What Happens When Investors Forget About Risk?

Adam Sarhan |

The short answer is you fail.

It's easy to forget now, but remember what happened to major institutions like Wachovia, Washington Mutual, Merrill Lynch, Bear Stearns, Lehman Brothers?

The long answer is that when you overlook risk, at the very least, you hinder your ability to prosper. For the purpose of this article we shall use Investopedia.com’s definition of risk:

“The chance that an investment’s actual return will be different than expected. This includes the possibility of losing some or all of the original investment. Risk is usually measured by calculating the standard deviation of the historical returns or average returns of a specific investment.”

”A fundamental idea in finance is the relationship between risk and return. The greater the amount of risk that an investor is willing to take on, the greater the potential return. The reason for this is that investors need to be compensated for taking on additional risk.

For example, a U.S. Treasury bond is considered to be one of the safest investments and, when compared to a corporate bond, provides a lower rate of return. The reason for this is that a corporation is much more likely to go bankrupt than the U.S. government. Because the risk of investing in a corporate bond is higher, investors are offered a higher rate of return.”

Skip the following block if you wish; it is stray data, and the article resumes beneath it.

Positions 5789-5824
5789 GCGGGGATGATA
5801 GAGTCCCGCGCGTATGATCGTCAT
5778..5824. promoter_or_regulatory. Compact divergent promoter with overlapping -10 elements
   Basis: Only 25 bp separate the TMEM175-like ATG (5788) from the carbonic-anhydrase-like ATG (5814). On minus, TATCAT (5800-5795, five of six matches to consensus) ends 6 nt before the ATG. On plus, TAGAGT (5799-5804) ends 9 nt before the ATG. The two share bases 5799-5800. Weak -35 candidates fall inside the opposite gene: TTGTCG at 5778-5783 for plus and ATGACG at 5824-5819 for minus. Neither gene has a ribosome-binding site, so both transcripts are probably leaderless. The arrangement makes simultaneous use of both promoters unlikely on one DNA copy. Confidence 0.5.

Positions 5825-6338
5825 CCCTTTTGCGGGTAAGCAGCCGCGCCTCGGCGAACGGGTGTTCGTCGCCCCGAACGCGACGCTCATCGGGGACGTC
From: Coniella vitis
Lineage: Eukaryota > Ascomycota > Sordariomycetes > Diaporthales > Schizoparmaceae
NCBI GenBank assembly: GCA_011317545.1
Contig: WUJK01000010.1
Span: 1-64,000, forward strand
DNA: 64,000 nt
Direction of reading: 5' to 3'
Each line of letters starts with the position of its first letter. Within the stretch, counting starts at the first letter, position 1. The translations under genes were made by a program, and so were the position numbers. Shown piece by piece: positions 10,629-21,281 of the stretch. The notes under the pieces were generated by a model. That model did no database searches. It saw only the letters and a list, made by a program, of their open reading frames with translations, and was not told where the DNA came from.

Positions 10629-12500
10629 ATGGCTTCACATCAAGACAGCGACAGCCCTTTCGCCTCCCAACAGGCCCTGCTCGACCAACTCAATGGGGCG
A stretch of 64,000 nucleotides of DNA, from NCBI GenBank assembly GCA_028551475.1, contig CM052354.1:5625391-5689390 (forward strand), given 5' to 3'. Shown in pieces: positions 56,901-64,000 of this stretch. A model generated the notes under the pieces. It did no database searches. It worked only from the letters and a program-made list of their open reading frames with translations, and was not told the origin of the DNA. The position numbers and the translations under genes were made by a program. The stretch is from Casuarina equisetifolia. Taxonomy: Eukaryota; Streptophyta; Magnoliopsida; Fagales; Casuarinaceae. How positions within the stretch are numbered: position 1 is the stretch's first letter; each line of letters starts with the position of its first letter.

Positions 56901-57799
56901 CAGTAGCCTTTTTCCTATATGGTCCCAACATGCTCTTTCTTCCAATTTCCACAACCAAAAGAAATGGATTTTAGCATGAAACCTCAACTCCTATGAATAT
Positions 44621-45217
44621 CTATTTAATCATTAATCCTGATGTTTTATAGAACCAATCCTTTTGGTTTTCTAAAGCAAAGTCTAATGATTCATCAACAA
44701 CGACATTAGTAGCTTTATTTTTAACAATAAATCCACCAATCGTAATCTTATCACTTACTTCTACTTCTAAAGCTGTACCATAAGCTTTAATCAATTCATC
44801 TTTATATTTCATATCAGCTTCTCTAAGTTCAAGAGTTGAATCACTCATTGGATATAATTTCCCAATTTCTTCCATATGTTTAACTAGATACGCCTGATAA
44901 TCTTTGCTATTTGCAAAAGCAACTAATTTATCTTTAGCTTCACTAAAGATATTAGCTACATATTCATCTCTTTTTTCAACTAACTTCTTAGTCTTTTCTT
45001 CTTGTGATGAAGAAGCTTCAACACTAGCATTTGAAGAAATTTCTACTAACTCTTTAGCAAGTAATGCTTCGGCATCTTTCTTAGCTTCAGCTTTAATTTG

There is a major (flawed) assumption that is commonly used when people think about risk: that there is an equal relationship between risk and reward. However, in the real world, most so-called “risky” investments fail. Therefore, one would be wise to step back and take an objective look at the upside (i.e. potential return) before putting a single penny to work in any investment.

Concurrently, it is imperative that a prudent investor take the time to analyze the downside of a potential investment vs. the reward. Put simply, one’s risk management strategy should entail a factor of at least 2-1, before initiating any position. That said, for every two units of potential gain, one would be willing to risk one unit. In liquid assets (capital markets) one can easily employ stops to protect the downside and therefore execute this strategy. However, in non-liquid assets (i.e. real estate or other illiquid markets) the exit strategy is more complex (since there are more variables involved) and requires a well devised exit plan.

It is important to remain cognizant of the fact that risk is inevitable and that it is an inherent part of our world. Therefore, instead of taking the easy way out and trying to avoid the subject all together (or simply “hope” that everything will be “okay”) it would be wise to take some time, understand the topic, get comfortable with the concepts involved then begin employing some of our time-tested tactics in your investment routine. All our tools and services are designed to help you minimize risk and maximize your return!

DISCLOSURE: The views and opinions expressed in this article are those of the authors, and do not represent the views of equities.com. Readers should not consider statements made by the author as formal recommendations and should consult their financial advisor before making any investment decisions. To read our full disclosure, please go to: http://www.equities.com/disclaimer


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